Deming's viepoint is coming from the manufacturing sector primarily. His points are tailored to that industry. People were measured strictly on their volume output, there were no real indications of the quality of that output. It had a very strong do-as-your-told mentality.
The is long history leading up to this point. Without mentioning it, Deming is attacking the principles laid out by people like Ford and Winchester (pioneers in mass production and assembly lines). The factory floor grew into a living machine, and the people and machines were essentially being rated within the same system (Machine X produces 5 units, Person Y produces 3 assemblies, Machine X consumes 50watts power, Person Y eats 3 sandwiches).
Worse, in the assembly line world, the work of one individual early on the line directly impacts the output of those further on the line. If you wish to spend an extra X minutes per part, you have to be willing to defend your action to Y number of people further down on the line. And this is virtually impossible if management is looking specifically at volume output from the end of the line, or if they are comparing you your counterpart on the next line.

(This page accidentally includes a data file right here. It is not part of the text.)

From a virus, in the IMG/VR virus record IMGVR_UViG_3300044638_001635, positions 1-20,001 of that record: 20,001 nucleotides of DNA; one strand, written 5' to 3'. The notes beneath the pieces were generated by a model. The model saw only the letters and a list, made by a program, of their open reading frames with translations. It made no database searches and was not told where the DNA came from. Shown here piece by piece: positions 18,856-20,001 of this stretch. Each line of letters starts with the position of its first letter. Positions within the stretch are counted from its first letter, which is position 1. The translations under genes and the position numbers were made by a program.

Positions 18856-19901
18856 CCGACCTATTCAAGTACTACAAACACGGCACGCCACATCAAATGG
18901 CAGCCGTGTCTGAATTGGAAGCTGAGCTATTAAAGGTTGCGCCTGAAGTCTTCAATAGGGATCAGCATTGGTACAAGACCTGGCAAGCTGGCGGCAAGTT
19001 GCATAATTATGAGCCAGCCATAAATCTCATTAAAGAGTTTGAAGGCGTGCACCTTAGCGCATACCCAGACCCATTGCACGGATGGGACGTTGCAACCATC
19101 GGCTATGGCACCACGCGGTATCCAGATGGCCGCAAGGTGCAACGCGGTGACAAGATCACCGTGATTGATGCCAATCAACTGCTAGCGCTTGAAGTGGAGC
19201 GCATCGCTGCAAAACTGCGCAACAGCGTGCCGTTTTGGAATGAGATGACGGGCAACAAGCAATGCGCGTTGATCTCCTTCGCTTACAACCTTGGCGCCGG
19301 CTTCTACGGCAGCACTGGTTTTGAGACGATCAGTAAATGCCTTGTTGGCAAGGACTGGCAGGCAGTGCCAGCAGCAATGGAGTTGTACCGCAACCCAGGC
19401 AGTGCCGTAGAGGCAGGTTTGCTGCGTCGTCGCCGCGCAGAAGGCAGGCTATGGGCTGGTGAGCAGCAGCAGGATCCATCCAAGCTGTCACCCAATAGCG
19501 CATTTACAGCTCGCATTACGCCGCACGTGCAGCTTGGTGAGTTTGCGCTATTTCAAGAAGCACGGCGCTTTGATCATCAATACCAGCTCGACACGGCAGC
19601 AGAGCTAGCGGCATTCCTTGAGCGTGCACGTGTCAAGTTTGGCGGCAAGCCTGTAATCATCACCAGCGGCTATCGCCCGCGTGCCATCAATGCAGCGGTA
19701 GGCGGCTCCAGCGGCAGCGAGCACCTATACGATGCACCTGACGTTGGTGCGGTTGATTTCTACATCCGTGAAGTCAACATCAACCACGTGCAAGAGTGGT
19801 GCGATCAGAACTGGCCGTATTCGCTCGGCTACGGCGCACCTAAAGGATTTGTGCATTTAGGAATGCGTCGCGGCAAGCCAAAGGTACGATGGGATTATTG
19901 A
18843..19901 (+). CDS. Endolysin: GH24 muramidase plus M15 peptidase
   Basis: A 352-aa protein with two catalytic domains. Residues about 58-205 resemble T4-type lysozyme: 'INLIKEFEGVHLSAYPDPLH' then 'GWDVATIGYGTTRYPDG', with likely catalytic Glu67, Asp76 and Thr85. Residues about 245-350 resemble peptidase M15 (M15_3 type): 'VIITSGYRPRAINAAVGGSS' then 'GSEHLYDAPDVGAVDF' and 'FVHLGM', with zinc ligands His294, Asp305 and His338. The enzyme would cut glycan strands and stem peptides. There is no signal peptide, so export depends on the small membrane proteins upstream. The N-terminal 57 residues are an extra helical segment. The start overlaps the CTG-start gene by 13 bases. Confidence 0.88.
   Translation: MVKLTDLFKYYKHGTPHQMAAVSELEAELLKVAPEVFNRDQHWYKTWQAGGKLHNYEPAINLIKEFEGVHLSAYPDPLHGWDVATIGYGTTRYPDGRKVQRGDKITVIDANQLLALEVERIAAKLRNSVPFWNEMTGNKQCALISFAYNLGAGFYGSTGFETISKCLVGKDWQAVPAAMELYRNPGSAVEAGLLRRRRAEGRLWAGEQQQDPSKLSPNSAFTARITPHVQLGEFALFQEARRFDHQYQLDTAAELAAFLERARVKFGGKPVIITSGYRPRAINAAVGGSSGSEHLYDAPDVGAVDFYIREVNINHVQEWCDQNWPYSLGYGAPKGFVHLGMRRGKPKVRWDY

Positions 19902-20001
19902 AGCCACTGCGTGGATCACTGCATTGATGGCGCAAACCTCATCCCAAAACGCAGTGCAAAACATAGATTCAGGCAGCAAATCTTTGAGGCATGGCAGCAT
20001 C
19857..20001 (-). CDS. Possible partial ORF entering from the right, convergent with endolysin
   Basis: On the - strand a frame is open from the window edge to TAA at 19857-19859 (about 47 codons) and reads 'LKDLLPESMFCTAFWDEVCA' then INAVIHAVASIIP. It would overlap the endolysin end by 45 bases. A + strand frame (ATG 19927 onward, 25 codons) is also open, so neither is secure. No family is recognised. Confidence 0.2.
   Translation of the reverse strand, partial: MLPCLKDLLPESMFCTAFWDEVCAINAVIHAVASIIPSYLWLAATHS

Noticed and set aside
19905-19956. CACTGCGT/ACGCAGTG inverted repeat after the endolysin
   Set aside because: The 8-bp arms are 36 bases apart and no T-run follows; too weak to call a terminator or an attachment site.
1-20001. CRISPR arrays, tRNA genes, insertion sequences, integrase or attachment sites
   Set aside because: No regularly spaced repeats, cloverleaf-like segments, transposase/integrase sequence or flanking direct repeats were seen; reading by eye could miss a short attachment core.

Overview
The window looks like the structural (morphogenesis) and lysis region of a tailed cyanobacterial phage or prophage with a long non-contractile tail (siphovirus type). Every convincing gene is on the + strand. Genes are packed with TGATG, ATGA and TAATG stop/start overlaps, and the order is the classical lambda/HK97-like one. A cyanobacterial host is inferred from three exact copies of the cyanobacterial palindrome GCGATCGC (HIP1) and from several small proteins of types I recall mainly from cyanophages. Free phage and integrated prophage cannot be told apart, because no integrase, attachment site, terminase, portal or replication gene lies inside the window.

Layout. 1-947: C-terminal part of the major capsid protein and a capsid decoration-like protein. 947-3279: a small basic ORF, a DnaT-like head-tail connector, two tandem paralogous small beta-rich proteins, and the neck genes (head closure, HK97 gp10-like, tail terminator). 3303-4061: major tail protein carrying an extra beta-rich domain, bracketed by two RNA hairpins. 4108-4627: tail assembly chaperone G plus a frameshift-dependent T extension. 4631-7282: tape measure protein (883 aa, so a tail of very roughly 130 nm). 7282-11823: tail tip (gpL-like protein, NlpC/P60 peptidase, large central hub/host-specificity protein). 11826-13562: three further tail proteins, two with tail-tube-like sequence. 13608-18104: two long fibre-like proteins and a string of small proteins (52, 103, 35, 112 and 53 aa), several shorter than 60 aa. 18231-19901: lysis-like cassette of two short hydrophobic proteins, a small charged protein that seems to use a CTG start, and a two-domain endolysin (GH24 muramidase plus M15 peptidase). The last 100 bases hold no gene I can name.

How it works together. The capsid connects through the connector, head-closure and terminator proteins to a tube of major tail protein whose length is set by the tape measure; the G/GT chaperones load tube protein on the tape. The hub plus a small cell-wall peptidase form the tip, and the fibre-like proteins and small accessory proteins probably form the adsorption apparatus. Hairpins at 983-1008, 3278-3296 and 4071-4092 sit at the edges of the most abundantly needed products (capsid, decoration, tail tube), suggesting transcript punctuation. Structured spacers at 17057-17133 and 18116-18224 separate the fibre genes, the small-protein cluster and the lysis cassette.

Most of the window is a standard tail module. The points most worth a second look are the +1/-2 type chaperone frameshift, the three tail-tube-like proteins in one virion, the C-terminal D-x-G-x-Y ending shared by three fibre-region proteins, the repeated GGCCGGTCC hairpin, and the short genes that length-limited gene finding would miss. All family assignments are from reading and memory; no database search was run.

Winchester introduced the concept of replaceable parts for the purpose of replacing broken parts. In this situation is was seen more beneficial to produce two parts than to produce one part that lasts longer -- especially when you get to sell the second part. This was seen as an improvement in quality, because previously you'd just have to buy a new rifle -- of course this may never have been required if the manufactured rifles weren't of poor quality to begin with.
Granted, replaceability is not a failure in its own, and indeed it grew into the concept of platform technology (which actually comes from the auto industry -- pull the top off a modern VW Golf and VW beetle and you'll see the same car), whereby new products can be
built quickly building on the basics of the previous products.
...end of aside.
When Deming says to manage quality, not numbers, he is reflecting on this notion: "If you manage by numbers, you'll produce numbers on output, if you manage by quality, you'll produce quality on output." That is, if you don't change management to support your quality effort, your output cannot change.
Re: Deming\'s 12th point.